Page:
An (un)registered, (un)reliable taxi in an (un)safe city
Monday, June 22, 2009 - 08:55
I landed in the Mumbai Domestic Airport. In India, they have separate domestic and international airports. (If they didn’t, the congestion at the airports would be unbearable.) I had spent a weekend in Delhi and was looking for the prepaid taxi counter. There are a couple of taxi options in India if you haven’t reserved one in advance: you can sit in a yellow and black taxi, which is not air-conditioned but is safe because it is trackable, or you can get a prepaid taxi, which is around double the price but air-conditioned. The prepaid concept is exactly what it sounds like: you pay for the taxi before you get in it. It’s safer because the taxis have codes.
I thought I had gotten the second option, but I was wrong.
I followed the airport signs pointing to the prepaid taxi counter. In Delhi, it was outside the airport so I assumed it would be similar in Mumbai. I couldn’t find the counter -- turned out that the signs pointed in the wrong direction -- but a man behind the gate outside the airport yelled “prepaid taxi!” I began chatting with the guy in Hindi trying to hide my American accent, asking him his name, where I was going, whether he knew where my place was, etc. He seemed trustworthy so I decided to walk with him to wait while he flagged his car on his walkie-talkie.
I was on the phone, but I should have noticed that there weren’t other taxis around this area. It was mostly domestic vehicles. Mistake #1.
The driver came, the broker got in the front seat, and I got in the back. He started driving and when I began questioning them, they said it was just to get out of the terminal because we couldn’t stand there. I bought it; police were constantly whistling cars and taxis out. Mistake #2.
They drove for about a minute. Once they were outside the domestic airport, they pulled over right next to another vehicle with a large Punjabi man. Nobody else was in sight and the Punjabi man began walking over to the car, standing behind it. I swore under my breath realizing I had no idea where I was and now I had three men who knew I had a wallet surrounding me, two in the front seat and one behind the car.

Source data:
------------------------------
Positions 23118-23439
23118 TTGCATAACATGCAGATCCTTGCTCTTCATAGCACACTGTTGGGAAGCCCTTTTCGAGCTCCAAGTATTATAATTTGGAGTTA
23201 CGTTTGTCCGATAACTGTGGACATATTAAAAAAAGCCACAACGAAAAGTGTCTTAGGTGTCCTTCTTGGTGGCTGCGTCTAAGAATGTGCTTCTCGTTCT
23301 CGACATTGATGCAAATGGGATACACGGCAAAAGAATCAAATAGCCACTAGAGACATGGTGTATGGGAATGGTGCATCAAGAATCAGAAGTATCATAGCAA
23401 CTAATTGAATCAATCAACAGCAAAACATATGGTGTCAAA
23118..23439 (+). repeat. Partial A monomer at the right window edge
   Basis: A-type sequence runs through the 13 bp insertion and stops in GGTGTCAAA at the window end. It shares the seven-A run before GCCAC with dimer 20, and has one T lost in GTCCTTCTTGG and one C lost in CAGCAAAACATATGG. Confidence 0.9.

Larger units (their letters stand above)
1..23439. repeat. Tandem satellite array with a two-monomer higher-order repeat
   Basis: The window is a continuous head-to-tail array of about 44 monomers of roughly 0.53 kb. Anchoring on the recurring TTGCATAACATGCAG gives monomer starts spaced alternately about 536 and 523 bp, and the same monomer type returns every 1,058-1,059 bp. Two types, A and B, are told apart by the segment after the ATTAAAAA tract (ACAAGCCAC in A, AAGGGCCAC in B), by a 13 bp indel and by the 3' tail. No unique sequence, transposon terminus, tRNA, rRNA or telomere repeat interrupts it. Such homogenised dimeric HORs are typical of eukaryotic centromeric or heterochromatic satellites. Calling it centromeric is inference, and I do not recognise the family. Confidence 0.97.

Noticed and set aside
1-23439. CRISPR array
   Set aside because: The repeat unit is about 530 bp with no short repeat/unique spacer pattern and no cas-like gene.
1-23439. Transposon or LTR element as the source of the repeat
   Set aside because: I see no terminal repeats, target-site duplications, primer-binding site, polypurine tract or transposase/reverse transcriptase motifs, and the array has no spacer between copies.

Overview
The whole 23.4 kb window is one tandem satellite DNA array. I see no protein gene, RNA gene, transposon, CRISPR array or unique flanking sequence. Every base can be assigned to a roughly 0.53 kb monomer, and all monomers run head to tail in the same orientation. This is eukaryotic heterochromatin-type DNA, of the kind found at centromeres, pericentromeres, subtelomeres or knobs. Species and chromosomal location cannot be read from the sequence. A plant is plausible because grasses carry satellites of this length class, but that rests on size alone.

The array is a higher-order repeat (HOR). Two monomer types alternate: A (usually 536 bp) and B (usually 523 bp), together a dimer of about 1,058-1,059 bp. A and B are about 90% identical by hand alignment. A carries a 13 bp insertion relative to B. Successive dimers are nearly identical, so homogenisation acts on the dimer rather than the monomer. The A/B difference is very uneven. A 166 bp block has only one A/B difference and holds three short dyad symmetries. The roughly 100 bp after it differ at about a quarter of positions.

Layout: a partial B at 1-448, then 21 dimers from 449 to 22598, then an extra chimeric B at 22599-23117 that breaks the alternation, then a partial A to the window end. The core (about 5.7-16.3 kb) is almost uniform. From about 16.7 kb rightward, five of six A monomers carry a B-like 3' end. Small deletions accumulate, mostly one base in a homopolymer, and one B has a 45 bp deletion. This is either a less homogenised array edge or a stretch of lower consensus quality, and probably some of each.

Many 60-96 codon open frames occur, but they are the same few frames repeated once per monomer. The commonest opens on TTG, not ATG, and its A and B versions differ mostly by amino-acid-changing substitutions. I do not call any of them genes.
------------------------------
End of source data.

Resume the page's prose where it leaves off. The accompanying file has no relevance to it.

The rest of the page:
“1,300 rupees, sir. Pay me right now and you’re off.”
1,300 rupees is a little less than $30, which is better than any American taxi for the 20 kilometers I was going, but is an absolute rip-off in India. The ride should be no more than 500 rupees in an air-conditioned car, and that’s pushing it. My senses suddenly regained themselves and I realized I had two options:
1. Pay the guy the outrageous price, which would mean the guy who I thought was a broker would leave and I would be left with the driver. He would likely take me to the guesthouse but could also just take me somewhere else considering I had no way of tracking who he was or what car he was using. It would also mean exposure to my wallet -- they would get a good look at what it had and whether it was worth mugging me.
2. Argue. Try to get out the car. Risk losing the INR 20,000 that my wallet had along with the rest of my belongings. The upside? I'd get a cheaper taxi fare.
I chose door No. 2. It was riskier, but I didn’t trust the guys at all. I was banking on being able to use my phone to call people and act like I knew the area and the Bombay people.
I started telling them that I’d pay no more than 500, at which point they started yelling. I told them to drive me back to the airport at which point they started yelling more, saying they would accept 1000. I opened the passenger door and was about to get out when the broker got out of the front seat and blocked my exit.